"After I saw the ghost, I ran toward it to see what it was, but it disappeared. I thought you were right behind me. Believe me. I would never leave you alone."
"I don't believe you."
John Adams spoke up, "Mister, what's your name, and did you see this ghost she is raving about?"
"My name is Ole Johnson, and yes, I did see the ghost with my own eyes."
"I'm going to the cemetery to look for this ghost. Anyone want to come with me?" asked John Adams.
Several men from the drugstore, John, Ida, and Ole, walked to the cemetery. In the pitch darkness, they entered the graveyard carefully so they would not trip on gravestones.
Ida stopped. "This is where the ghost rose up."
The men could see the crushed dead leaves and the dried grass, indicating that a body had indeed lain there.
They whispered to each other and stayed together in small groups. After an extended search where nothing was found, they headed back to Central Avenue.
A gasp of horror from Ole Johnson as he sank to the ground caught everyone's attention.
A few yards away and hardly visible in the blackness, a white figure with horns and a long white beard loomed up from the ground. It made no sound.
Silence gripped everyone as they stared.
A group member drew his gun from his pants belt and said, "Speak, or I'll shoot."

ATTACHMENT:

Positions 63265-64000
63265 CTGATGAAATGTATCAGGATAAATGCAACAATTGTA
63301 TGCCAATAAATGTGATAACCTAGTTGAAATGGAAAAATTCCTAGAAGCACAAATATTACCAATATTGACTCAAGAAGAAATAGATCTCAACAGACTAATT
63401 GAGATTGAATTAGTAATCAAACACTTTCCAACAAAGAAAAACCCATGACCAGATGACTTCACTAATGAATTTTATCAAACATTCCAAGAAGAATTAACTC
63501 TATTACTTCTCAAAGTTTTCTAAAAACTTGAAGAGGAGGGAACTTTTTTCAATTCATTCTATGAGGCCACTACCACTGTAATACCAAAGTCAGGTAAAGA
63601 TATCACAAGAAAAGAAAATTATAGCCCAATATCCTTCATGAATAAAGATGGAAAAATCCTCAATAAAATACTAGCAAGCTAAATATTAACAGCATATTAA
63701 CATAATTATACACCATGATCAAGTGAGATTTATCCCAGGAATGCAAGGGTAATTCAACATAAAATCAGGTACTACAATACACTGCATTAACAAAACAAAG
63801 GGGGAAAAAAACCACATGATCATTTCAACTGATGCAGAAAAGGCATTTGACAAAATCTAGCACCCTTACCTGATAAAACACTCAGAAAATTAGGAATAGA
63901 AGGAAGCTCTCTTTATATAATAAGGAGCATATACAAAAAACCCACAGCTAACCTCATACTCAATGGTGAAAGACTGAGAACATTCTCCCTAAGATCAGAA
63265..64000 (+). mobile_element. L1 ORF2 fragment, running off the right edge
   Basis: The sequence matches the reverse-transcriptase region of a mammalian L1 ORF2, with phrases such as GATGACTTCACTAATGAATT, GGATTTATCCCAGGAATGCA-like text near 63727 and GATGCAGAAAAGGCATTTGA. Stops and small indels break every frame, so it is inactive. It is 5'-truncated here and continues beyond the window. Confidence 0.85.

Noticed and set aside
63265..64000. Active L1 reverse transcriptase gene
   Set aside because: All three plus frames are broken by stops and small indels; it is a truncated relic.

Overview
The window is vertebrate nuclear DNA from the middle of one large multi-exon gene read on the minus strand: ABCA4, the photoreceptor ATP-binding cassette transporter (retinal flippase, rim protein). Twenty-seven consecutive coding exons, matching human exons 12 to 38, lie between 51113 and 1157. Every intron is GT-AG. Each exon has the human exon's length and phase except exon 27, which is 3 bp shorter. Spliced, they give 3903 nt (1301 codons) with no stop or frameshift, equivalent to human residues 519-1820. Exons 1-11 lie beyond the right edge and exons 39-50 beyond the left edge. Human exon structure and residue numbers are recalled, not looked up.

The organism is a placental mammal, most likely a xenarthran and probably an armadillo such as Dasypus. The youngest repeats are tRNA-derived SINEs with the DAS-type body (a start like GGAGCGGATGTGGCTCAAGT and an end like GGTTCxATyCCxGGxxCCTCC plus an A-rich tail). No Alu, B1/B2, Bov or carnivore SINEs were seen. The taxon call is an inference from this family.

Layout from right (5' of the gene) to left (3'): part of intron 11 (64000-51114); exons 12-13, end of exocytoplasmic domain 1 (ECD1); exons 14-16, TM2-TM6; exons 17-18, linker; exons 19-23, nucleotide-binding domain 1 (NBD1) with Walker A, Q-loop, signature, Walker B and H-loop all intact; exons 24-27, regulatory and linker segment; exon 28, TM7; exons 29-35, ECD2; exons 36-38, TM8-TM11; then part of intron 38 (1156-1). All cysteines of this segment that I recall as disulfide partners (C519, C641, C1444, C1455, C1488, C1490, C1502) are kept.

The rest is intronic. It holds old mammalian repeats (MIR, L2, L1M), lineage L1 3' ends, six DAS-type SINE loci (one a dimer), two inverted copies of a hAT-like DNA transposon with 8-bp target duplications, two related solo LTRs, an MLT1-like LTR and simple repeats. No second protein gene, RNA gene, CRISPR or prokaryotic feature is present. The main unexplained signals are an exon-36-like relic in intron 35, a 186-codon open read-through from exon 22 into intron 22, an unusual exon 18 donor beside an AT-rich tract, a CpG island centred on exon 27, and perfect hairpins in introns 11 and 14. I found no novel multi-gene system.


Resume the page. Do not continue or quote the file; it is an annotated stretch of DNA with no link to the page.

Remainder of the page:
The figure remained silent and did not move.
"Speak up, or I'll shoot."
The horned white shape moved a trifle and then broke the fearful black silence with "Ba-a-a-h!" It moved toward the men. "Ba-a-a-h," issued forth from a huge white goat with beautiful horns and long gray whiskers as it approached the men and began nosing around for food.
Tension broke like a dam, and laughter split the air until everyone had tears streaming down their faces.
Ole Johnson was nowhere to be seen after the 'ghost' had been spotted, and Ida was walked home by the brave-hearted men.
It was learned later that the goat's owner had pastured it in the graveyard for the summer and had not yet come to claim it.
This true story is taken from the book Minnesota Mysteries by Ben Welter. The story was published in the Minneapolis Tribune on November 6, 1899
What About That Black Cat?
A witch can have familiars, and cats are one of them. All the familiars have magic powers.
It may have started in Egypt, where they were first tamed to keep the grain storehouses free of mice. They soon worshiped a cat-head goddess named Pasht. They carved cat statues and made furniture and jewelry shaped like cats.
The ancient Greeks and Romans believed the goddess Hecate ruled over witches, wizards, and ghosts. The priestess was a cat they thought was once a woman.
Freya was a Norse goddess of beauty, love, marriage, and of the dead. After warriors were killed in battle, she was allowed to claim the souls of half of the slain by gathering them in a chariot drawn by cats.
The familiar cats in days of yore could be any color, but as time passed, it was decided the cats were black because, in the shadowy night, all cats were black. The cats were feared because they crept; their yellow eyes looked sinister, and they could see at night while humans couldn't.
Some people believed a witch could become a cat.
Some sayings developed, such as the following. Being honest as a cat when the cream is out of reach. Never let a cat into the same room with a corpse. It might be a demon and turn the dead soul into a vampire. A cat that sits with its back to the fire is raising a storm.